When members of a team feel able to speak up, to raise a concern, or to disagree with others, they work harder, perform better and are more creative. This is called Psychological Safety, and it’s a term we’ve explored in the past on the blog. ERIN LLOYD ROTICH from Thrive helps leaders work to create Psychological Safety in their teams and organisations – and below she shares some tips for how you can do the same.
Ask yourself ‘does everyone have a voice?’. There’s not always agreement on how to define psychological safety. Or how best to cultivate it. But I think that it can be best understood in terms of this question.
Assume that there is a good reason for bad behaviour. If a member of your team is late all week, you might want to accuse them of bad timekeeping or laziness. However, if you assume a good reason for their lateness, and ask them about it on that basis, then you help to create more psychological safety, and still effectively deal with the issue at hand.
Slow down. If you function at a fast pace, you’re less likely to be curious about others, and more likely to jump to unfair conclusions about them. If you notice yourself jumping to conclusions, it’s time to slow down.
Admit your weaknesses. It takes courage to do this, especially in an organisation. But if you admit your own weaknesses, if you apologise when you get something wrong, and if you share some of your personal story from time to time, it helps others do the same. They can then relax, form better work relationships and become more creative.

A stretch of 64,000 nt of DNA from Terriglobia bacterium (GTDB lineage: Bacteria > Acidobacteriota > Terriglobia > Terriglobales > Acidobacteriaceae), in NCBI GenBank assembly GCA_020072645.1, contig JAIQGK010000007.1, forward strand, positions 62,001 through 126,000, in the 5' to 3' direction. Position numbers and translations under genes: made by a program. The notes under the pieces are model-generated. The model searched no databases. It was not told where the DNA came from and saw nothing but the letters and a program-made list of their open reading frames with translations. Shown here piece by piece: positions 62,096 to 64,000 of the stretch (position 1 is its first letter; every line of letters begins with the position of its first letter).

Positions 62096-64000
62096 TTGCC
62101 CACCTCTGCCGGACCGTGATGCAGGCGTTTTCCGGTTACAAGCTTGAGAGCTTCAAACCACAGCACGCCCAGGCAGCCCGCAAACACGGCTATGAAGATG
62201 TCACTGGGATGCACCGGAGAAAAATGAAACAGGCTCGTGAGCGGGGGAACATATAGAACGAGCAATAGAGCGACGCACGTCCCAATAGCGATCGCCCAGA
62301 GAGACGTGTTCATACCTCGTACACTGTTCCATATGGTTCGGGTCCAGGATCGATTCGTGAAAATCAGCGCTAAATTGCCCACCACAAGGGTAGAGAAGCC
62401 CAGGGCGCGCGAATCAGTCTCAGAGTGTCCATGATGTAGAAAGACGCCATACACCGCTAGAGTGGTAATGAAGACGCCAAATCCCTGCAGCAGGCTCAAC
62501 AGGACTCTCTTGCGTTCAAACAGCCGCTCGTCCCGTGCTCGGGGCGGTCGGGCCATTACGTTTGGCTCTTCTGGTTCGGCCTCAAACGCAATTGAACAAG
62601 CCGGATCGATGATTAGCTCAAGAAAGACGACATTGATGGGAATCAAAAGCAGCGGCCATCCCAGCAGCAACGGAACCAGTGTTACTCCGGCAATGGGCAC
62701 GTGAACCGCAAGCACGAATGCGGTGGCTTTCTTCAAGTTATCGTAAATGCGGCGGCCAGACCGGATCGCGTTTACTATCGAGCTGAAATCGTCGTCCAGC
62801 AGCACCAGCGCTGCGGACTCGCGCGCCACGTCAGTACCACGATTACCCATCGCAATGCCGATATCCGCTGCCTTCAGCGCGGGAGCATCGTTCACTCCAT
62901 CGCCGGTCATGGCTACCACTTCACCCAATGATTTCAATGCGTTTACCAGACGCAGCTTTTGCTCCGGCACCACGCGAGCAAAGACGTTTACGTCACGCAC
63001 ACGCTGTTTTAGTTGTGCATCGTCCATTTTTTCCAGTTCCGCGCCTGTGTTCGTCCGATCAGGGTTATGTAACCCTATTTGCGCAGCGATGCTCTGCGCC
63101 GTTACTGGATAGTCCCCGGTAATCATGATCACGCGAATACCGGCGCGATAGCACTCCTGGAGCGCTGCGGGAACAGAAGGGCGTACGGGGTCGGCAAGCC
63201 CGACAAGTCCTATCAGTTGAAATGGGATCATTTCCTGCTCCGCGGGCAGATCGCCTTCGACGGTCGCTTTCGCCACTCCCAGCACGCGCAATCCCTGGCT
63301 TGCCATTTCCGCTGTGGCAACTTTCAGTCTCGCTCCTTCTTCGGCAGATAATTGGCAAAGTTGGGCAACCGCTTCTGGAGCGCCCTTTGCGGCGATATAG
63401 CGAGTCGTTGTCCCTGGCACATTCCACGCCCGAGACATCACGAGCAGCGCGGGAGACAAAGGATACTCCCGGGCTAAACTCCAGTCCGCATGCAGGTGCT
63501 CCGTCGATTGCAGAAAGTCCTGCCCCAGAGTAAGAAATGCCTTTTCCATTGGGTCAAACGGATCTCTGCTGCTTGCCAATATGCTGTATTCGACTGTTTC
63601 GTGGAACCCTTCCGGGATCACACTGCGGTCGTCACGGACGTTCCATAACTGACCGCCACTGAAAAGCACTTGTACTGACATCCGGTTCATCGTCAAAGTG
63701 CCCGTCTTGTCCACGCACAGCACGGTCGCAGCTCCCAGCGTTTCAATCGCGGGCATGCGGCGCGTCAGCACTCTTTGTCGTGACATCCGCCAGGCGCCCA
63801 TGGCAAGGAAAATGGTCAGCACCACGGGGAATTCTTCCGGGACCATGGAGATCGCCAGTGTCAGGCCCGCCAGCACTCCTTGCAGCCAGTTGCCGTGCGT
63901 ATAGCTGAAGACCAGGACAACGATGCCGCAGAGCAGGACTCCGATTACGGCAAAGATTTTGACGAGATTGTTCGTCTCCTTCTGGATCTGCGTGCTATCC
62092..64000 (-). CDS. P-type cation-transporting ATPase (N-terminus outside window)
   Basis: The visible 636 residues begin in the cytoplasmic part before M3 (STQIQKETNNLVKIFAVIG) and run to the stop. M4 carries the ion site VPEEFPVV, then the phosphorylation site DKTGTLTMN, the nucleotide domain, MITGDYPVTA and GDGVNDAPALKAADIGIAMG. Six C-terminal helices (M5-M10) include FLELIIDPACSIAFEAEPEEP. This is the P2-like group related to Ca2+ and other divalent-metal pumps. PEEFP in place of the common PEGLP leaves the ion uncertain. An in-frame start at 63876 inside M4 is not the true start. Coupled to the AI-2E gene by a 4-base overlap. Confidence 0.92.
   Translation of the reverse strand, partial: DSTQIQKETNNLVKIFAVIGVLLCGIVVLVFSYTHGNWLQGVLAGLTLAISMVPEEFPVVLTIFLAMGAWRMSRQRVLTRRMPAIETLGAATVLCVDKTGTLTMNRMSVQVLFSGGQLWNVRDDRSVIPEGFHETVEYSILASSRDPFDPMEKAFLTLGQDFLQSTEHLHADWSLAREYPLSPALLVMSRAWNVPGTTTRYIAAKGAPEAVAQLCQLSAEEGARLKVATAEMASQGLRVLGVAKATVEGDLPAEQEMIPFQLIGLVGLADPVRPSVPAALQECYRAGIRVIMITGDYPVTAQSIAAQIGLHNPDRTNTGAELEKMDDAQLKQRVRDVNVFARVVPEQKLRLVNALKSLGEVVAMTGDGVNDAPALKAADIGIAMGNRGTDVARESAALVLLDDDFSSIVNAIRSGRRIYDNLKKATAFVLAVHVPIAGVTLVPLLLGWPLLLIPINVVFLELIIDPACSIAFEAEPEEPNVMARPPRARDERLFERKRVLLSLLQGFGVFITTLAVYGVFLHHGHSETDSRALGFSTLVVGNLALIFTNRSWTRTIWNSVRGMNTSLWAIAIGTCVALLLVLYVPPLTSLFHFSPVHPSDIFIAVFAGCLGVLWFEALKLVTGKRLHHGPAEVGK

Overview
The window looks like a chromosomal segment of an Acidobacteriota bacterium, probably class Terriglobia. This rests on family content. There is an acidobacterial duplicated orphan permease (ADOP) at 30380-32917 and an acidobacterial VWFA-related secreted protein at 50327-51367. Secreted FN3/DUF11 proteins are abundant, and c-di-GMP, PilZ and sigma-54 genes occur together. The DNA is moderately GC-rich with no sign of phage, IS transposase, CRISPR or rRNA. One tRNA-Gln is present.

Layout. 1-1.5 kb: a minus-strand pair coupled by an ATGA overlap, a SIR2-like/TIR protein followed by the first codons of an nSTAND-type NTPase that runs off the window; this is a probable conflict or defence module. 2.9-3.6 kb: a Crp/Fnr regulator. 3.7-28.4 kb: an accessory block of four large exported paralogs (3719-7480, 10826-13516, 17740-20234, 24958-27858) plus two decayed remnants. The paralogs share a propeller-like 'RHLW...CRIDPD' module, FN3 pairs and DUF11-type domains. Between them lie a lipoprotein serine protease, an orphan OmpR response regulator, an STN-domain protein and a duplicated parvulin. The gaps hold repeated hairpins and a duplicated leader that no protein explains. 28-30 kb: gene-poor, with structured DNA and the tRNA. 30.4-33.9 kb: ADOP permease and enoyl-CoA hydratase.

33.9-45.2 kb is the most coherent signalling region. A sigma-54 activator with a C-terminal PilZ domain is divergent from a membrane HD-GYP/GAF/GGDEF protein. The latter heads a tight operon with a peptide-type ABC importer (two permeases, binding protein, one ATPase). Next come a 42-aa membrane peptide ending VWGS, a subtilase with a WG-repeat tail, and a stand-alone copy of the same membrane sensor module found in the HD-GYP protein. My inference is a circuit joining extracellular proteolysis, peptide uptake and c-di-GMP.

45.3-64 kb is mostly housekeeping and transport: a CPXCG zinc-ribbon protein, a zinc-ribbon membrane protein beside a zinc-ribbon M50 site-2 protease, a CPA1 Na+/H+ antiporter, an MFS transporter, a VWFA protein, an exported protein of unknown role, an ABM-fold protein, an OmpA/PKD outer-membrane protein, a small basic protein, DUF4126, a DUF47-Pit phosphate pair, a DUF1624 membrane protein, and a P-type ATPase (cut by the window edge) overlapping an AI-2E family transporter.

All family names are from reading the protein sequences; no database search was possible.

Remember that actions speak louder than words. As a leader, the worst thing you can do is say you will do something and then not back it up with action. For example, if you say you will make the pay structure fair, but don’t follow through, then you lose people’s trust and you lose psychological safety.
Start small. If you’re starting from an unsafe work culture, then it’s best to start small. Try sharing small personal stories at lunchtime. Or try having an activity where you all share one way you messed up – and then celebrate it. This first step is the hardest.
Respect boundaries. Being vulnerable at work is not about divulging everything about yourself. Ask yourself if what you are sharing will help develop connections and relationships that move your work forward. Work is not a place to counsel you through your problems!
It’s a journey not a destination. You don’t create psychological safety, celebrate it, then move on. It has to be a sustained change.
Look for ways to make vulnerability a part of the rhythm of work. Is there a regular time set aside for people to talk about personal things? Is there a space for people to say when they messed up? Are there regular opportunities for people to disagree or say something different to the consensus?
If you’d like to explore with Thrive how to increase psychological safety in your workplace then email us to set up a chat: info [at] thrive-worldwide [dot] org.